How do you find all possible antiderivatives of a function?

Feb 20, 2015

Hello !

If $f$ is function definite on a INTERVAL $I$ (it's very important), and if $F$ is a particular antiderivative of $f$, then all other antiderivative of $f$ are

$F + c$

where $c$ is a real constant.

Proof. If $G$ is another antiderivative, then $G ' = f = F '$, so $\left(G - F\right) ' = f - f = 0$. Because $I$ is an interval, you can say that $G - F$ is constant (so called $c$). Conclusion, $G = F + c$.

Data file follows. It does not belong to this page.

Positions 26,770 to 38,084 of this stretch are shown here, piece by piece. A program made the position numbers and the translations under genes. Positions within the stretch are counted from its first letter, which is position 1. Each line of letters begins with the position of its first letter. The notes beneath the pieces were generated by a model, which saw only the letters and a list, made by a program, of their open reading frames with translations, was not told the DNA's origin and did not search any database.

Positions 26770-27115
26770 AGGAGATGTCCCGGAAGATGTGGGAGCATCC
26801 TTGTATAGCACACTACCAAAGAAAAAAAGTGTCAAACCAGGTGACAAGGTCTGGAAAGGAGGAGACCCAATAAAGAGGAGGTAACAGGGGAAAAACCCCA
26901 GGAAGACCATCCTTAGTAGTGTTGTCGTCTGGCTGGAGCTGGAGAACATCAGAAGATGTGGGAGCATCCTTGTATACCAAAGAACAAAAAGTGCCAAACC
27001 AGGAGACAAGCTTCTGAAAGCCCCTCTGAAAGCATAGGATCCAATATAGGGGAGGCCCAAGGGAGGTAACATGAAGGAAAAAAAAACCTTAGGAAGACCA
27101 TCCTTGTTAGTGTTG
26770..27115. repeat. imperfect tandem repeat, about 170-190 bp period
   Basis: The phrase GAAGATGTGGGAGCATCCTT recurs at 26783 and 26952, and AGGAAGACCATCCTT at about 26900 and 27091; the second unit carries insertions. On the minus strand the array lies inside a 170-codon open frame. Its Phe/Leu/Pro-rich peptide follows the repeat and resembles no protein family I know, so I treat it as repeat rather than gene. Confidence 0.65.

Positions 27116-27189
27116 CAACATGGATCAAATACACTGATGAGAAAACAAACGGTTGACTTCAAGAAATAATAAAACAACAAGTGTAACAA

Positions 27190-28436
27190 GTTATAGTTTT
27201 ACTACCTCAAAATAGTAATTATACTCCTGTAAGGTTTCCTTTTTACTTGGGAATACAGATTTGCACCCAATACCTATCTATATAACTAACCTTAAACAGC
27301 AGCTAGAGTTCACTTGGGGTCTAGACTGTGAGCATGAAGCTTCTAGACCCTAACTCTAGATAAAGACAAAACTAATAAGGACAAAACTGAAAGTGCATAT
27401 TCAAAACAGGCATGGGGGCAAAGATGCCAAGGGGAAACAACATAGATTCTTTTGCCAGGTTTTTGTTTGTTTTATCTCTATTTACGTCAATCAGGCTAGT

Remark. If $I$ is not an interval, like ${\mathbb{R}}^{\setminus} \star$, it's false because you can have $f ' = 0$ with $f$ not constant.

Example : $f \left(x\right) = \setminus \frac{x}{| x |}$ definite on ${\mathbb{R}}^{\setminus} \star$ :
- if $x > 0$, then $f \left(x\right) = 1$
- if $x < 0$, then $f \left(x\right) = -$ - for all x\in RR^\star$,$f'(x) = 0$, b u t$f$i s \neg c o n s \tan t o n$RR^\star#.